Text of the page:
Hudson family explains why they built Cape Region motel out of wood
The Hudson family knew it would generate a lot of buzz when they decided in the middle of the great recession to build a new four-story hotel in Rehoboth Beach on Coastal Highway. But they never anticipated how much of that buzz would be about their construction methods.
Those methods have been the subject of more than one local talk radio show, and there have been multiple queries to various state and county approval agencies. In general, people are demanding to know if it is even legal to build a multistory hotel out of wood. As a result, the Hudsons wanted to take the opportunity to explain "Why we went for wood."
First, they wanted to clear the air about concerns and confusion over the legality of using wood. Yes - it is legal to use wood to build a multistory commercial building. From large apartment buildings and condo complexes to single-family homes, many large construction projects on Delmarva choose to go with wood as well. In Australia, for instance, they are building seven-story structures out of wooden wall panels. Builders are still required to follow all of the building codes, ordinances and regulations - but it is legal to do.
When properly designed, the structure is also just as strong and durable as other construction methods. For their hotel the Hudsons hired a team including an architect, structural engineer, civil engineer and mechanical engineer to do the initial design work.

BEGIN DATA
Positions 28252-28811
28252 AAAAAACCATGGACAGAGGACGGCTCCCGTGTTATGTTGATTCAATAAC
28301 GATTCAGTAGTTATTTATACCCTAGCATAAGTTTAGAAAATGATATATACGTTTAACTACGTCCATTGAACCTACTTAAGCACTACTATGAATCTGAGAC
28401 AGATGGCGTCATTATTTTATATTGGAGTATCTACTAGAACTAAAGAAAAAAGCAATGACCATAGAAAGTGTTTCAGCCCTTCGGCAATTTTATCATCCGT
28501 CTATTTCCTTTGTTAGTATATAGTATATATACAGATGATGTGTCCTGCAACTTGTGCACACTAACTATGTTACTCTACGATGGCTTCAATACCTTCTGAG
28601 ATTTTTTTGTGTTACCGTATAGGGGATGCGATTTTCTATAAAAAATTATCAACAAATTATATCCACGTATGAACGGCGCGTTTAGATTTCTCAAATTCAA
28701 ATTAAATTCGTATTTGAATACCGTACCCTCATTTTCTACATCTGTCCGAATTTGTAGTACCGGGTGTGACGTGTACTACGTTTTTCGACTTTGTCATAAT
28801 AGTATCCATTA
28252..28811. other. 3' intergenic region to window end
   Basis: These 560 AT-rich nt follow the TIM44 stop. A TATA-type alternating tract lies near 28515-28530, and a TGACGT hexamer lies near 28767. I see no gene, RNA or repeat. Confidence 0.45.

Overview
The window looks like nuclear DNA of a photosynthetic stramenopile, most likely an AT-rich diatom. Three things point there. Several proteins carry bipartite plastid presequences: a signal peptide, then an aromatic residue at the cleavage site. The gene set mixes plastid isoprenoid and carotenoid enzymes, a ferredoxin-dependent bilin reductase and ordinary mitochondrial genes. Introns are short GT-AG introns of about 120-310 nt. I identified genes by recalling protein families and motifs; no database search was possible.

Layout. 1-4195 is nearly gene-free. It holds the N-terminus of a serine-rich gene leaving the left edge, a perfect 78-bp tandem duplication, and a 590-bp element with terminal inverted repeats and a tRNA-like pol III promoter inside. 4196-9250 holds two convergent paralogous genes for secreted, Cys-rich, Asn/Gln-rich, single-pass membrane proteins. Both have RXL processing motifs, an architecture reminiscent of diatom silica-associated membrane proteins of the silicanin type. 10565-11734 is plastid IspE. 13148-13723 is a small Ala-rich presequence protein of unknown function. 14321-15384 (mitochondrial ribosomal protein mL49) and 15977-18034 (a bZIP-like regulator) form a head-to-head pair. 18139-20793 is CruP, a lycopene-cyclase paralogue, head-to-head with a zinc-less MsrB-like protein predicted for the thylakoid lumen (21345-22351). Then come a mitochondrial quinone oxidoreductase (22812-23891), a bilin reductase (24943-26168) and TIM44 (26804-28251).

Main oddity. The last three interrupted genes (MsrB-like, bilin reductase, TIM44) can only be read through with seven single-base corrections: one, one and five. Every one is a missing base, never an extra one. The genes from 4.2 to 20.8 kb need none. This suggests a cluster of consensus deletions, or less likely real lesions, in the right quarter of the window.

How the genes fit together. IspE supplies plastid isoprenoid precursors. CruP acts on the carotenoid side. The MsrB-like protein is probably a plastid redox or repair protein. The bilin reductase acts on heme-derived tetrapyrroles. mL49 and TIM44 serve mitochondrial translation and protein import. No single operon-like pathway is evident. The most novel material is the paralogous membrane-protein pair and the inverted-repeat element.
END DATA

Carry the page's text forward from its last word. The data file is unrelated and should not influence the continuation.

They then submitted drawings for review by the various state and county review/approval agencies. All commercial jobs, especially hotels, receive extensive scrutiny for fire and life safety-related issues. They received their approvals, including those from the State Fire Marshal’s Office and Sussex County Building Code Department.
Sam Yoder & Sons LLC out of Greenwood provided wooden wall panels for the project. They design and build the panels in their factory, and ship them to the construction job site as they are needed. This allows whole sections of walls, both interior and exterior, to be raised all at once. This saves considerable time as opposed to having individual carpenters installing those same walls one at a time.
Additionally, the plans are more accurate, as the technology almost completely eliminates “field changes.” This makes for not only more consistency with regard to structural integrity, but also for budgeting purposes.
The panels are built under roof in a local factory, which is great for the local economy. This also means they are not exposed to the weather, so the wood doesn’t warp when it gets wet, or allow mold spores to grow, which can happen when using conventional wood framing. There’s also less job site theft, as it’s pretty tough to have a whole section of wall “walk away” from a job site.
The Hudsons also estimated they saved approximately 15 percent in costs when compared to conventional one-stick-at-a-time wood construction, and far more versus concrete or steel construction. If they can build something just as safe and strong, but it’s more cost effective, much quicker, and puts people in the community to work, why wouldn’t they go with wooden wall panels?
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